In a world so crowded by negativity — intolerance, violence, racism, and corruption — it is rare that stories emerge defying these standards. But a young man named Dominic Giamo has done just that, offering hope in a scene otherwise marred by awkward prejudice.
ABC’s show “What Would You Do” conducted an experiment in which an actress and a Muslim actor sat on a sidewalk asking people who passed by to help them fix a flat tire. The experiment was designed to explore peoples’ biases, and particularly, to examine the extent to which Islamophobia still persists in America. Indeed, while many people stopped to help the young American women change her tire, the Muslim man confronted something very different: over 50 people walked by without even stopping to offer help. One man admitted, “If it was a young lady, I might offer help,” but he felt the young man was capable of doing it himself.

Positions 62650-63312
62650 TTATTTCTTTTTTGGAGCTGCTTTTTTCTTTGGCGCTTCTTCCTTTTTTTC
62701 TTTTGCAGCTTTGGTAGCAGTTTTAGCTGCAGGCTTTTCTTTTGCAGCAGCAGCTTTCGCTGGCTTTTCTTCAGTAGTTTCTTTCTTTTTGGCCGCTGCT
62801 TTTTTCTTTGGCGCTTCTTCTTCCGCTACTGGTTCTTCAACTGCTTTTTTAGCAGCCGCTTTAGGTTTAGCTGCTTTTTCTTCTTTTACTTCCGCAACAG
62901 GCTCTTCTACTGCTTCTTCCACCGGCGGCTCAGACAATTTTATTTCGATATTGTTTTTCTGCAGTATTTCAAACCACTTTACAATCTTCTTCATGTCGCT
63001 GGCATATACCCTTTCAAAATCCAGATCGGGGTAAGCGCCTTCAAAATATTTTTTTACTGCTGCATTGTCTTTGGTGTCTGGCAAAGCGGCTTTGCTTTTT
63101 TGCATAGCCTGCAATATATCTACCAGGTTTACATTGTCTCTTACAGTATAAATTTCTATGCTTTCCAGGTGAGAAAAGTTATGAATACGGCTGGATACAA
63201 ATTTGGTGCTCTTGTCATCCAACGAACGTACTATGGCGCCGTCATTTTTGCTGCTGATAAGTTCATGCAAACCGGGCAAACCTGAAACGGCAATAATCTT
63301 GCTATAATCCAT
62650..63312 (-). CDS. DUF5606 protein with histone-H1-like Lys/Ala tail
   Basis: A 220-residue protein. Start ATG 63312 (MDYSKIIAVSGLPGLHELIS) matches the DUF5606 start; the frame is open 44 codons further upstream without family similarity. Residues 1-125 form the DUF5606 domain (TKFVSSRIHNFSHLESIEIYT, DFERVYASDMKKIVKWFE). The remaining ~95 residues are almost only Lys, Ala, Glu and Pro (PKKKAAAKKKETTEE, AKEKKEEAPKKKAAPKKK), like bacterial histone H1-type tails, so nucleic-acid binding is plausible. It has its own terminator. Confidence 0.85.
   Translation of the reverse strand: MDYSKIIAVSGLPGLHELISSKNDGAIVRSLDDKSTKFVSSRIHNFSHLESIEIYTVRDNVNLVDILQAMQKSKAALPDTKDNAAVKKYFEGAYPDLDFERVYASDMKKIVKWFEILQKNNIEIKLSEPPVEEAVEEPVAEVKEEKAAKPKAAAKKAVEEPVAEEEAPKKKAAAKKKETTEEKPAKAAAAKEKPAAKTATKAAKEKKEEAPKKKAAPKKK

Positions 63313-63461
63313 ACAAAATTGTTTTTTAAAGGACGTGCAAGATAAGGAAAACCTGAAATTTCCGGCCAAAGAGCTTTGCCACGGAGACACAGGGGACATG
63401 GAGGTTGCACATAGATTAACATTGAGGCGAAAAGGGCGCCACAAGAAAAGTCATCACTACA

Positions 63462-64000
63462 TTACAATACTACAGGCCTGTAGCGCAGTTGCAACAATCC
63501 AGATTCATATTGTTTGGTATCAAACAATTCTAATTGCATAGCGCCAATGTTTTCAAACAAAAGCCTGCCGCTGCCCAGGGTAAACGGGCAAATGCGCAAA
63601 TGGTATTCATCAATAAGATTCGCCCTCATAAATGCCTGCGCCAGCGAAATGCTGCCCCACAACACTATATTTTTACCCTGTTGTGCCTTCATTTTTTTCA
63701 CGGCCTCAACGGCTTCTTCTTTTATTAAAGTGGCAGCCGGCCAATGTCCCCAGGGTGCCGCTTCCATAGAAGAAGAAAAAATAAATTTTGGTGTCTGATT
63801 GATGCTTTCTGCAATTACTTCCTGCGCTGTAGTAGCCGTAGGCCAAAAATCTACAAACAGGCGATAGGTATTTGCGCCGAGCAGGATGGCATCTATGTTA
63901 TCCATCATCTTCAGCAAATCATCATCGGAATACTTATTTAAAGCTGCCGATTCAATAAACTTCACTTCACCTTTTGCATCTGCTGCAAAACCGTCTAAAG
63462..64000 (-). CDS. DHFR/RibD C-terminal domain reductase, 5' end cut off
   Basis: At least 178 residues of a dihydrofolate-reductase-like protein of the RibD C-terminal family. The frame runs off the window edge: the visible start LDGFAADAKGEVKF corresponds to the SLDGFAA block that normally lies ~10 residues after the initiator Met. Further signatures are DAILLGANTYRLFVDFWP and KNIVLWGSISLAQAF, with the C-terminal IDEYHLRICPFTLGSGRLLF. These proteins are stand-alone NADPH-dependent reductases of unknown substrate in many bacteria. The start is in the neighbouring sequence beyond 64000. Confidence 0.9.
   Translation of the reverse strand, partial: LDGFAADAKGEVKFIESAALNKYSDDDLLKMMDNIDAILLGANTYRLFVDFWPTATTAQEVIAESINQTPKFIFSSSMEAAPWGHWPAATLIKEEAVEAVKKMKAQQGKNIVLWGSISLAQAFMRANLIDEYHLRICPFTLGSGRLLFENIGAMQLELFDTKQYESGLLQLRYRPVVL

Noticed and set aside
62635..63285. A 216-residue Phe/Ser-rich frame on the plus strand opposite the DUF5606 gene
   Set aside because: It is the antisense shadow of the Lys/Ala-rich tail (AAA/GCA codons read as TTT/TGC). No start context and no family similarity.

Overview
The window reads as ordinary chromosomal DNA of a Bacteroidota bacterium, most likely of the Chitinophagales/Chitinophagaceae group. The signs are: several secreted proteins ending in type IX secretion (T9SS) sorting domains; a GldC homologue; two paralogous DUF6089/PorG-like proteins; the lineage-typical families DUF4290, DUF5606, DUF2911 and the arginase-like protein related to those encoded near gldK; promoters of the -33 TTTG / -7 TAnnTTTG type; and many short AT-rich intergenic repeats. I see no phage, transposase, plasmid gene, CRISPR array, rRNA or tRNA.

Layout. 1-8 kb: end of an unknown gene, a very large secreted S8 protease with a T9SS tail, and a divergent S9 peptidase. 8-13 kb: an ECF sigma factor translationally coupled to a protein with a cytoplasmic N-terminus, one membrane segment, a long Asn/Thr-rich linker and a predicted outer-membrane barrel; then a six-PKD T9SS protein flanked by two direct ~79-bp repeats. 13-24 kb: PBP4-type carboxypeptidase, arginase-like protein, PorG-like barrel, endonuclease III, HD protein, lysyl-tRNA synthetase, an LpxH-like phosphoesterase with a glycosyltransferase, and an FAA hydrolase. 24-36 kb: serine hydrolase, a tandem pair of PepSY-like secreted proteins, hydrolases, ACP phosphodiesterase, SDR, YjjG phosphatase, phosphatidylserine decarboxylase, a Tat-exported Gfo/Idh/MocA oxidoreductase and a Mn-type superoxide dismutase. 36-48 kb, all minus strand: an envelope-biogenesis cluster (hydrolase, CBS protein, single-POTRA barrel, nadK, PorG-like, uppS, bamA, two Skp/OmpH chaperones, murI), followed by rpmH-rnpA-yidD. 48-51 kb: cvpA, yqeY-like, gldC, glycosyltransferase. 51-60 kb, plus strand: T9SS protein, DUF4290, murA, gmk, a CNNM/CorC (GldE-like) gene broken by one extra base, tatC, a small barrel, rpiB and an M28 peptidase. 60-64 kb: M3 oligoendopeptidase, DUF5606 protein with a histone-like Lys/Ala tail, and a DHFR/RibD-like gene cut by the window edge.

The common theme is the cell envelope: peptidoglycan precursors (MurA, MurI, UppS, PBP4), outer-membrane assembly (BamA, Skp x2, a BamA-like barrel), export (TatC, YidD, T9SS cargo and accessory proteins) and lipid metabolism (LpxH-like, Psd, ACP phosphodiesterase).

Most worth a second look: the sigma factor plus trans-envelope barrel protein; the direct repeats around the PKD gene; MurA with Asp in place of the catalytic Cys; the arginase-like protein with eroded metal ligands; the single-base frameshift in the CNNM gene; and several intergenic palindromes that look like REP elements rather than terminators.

The implication, of course, is that because the man wearing a traditional Muslim kufi is clearly Muslim, people were unwilling to help him. But, then something amazing happens.A teenage man named Dominic Giamo comes to the Muslim man's aid , noticing the man's situation from across the street.
While helping to fix the tire, the Muslim man tells the teenager, "I thought no one was going to help me because I'm Muslim." Here's how the teen responded: "“We don’t understand [Islam]. We’re gonna call you crazy, we’re gonna call you a terrorist ‘cause it’s easier for us at the end of the day to blame it on you. But that’s not true, bro, not true at all.”
Giamo continued to opposition to discrimination, whether it be religion or race, and that says people should not seek scapegoats for their issues. When offered money for his help, Giamo refused and insisted that “I accept love.”
He adorns a tattoo on his arm that symbolizes the act of turning negativity into positivity, and he certainly did so when offering help while others were afraid.